True Grit

“You should be dead by now.”

That’s what the doctors told Hugh after some tests were run on him following a series of ischemic strokes.

He got some of his affairs in order on the outside chance that he not survive his surgery and he went in for an aortic valve replacement and quadruple bypass surgery.

On April 4, 2017 he was released from the hospital.

Within a few months of being cleared to exercise, his daughter (and current client) Kellie had persuaded him to come and see me.

At 75 years young, Hugh was no stranger to exercise. He consistently used his Bowflex at home and even had the pedigree of an amateur boxer. Over the years, I’ve worked with several members of his family and this was the first time he had considered making the 30 minute trek to come and see me.

Initially, he was given clearance to lift no more than 20lbs. So, we played with some light dumbbell and machine work to get him started. However, it didn’t take long to notice that if I stepped away from him, he might push the weight stack up an extra plate by time I came back. Clearly, Hugh had a slight agenda of his own beyond what the doctors suggested. Kellie and I kind of chuckled about it but I was still aiming to keep the workouts more conservative.

I’d check in on him routinely and ask how his recovery was: Any soreness? Any aches and pains that don’t seem normal? Hugh seemed fine by all accounts and I could tell that he was more than a little frustrated that I wasn’t pushing him harder.

I would frequently give Hugh a rep range for a given exercise, say 3 sets of 12-15 reps. And I’ll be damned if he didn’t gut out every last rep of that range even if it looked like it was all he had in him. I started to joke with him “No one can ever say you don’t leave it all in the gym!” Hugh would smile and nod in agreement.

So, as we developed more of a relationship, Hugh started to get some heavier weights. His doctor was informed that he was under my instruction and didn’t appear to have any reservations about Hugh progressing.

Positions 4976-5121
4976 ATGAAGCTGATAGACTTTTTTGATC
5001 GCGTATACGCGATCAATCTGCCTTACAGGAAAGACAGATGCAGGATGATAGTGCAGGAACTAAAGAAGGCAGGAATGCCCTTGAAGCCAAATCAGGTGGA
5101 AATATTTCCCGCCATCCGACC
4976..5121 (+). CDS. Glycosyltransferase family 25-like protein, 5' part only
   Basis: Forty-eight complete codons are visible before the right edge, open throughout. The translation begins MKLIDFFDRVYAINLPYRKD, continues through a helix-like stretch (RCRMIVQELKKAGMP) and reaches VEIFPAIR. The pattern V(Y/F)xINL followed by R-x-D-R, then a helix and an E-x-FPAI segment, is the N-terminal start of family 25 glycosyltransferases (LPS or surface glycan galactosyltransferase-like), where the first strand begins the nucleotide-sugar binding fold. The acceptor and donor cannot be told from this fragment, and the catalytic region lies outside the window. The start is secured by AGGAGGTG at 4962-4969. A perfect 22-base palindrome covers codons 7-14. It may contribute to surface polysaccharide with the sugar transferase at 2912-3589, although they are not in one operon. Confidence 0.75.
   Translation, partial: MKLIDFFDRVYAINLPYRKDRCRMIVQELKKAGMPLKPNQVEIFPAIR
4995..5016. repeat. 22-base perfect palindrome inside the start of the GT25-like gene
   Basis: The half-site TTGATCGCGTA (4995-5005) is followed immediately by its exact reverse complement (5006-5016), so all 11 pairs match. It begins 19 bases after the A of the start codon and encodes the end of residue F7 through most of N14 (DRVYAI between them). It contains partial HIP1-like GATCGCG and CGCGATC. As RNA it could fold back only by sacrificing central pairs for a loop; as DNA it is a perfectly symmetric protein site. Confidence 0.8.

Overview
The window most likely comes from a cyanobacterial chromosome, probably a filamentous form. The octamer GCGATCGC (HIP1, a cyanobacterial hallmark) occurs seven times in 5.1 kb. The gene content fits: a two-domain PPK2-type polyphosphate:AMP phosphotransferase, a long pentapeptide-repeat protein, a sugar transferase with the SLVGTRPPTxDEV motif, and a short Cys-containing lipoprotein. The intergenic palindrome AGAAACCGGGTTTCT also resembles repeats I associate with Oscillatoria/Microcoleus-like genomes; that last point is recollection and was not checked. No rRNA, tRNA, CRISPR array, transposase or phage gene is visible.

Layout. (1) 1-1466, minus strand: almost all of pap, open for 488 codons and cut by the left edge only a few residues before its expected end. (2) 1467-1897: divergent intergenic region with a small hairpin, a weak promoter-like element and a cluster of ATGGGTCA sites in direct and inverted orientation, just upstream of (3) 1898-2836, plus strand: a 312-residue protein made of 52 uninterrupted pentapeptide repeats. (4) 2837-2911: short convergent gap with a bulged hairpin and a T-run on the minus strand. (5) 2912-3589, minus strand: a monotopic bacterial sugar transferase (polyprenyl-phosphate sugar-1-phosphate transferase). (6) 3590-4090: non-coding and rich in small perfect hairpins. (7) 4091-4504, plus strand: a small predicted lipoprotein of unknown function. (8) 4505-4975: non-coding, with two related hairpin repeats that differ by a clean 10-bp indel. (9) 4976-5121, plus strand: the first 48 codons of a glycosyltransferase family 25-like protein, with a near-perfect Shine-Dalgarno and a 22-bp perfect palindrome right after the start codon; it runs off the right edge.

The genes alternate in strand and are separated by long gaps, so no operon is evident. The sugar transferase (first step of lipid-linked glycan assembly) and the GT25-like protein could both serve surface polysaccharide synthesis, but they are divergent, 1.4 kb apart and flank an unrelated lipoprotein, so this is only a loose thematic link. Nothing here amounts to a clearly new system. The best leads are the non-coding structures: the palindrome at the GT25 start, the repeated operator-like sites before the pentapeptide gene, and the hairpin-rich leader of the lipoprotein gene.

If you don’t know much about my training style, I do err to the side of conservative. Yes, our clients might lift heavy weights. And yes, some days are harder than others. I do not subscribe to the philosophy of burying people in high intensity training every time they step through the door.

I also tend to be forgiving when the body puts up a fight. As a result of what Hugh has gone through, his right side does indeed push back. And where I have been inclined to give some slack and say “It’s okay if you’re not able to finish.” Hugh would shoot back “No, it’s not okay.”

And it has been moments like this when I’ve known that Hugh is quite special.

So, my dialogue started to change and I began telling him how much grit he had. Other clients began to notice too. Hugh was going to give his all, no matter what.

Little by little, we’ve been able to push where we can. Hugh’s body, post-surgery, doesn’t move as smoothly as he might like but he is progressing. Last week, he saw a huge jump in his traplift and pulled an easy 235×3.

Yesterday (just one week later), he pulled 255×2.

As I said, he is quite special.

I would love to tell you that I can get anyone in their seventies to do what Hugh is doing, but I can’t.

I can try my best but beyond skill level, Hugh has determination and will beyond the average person. That’s saying a lot because I get the opportunity to work with some amazing people day in and day out.

So, this is my little tribute to the man I now affectionately call “Mr. Grit.”

We are so happy to have you healthy and thriving in the RevFit family.



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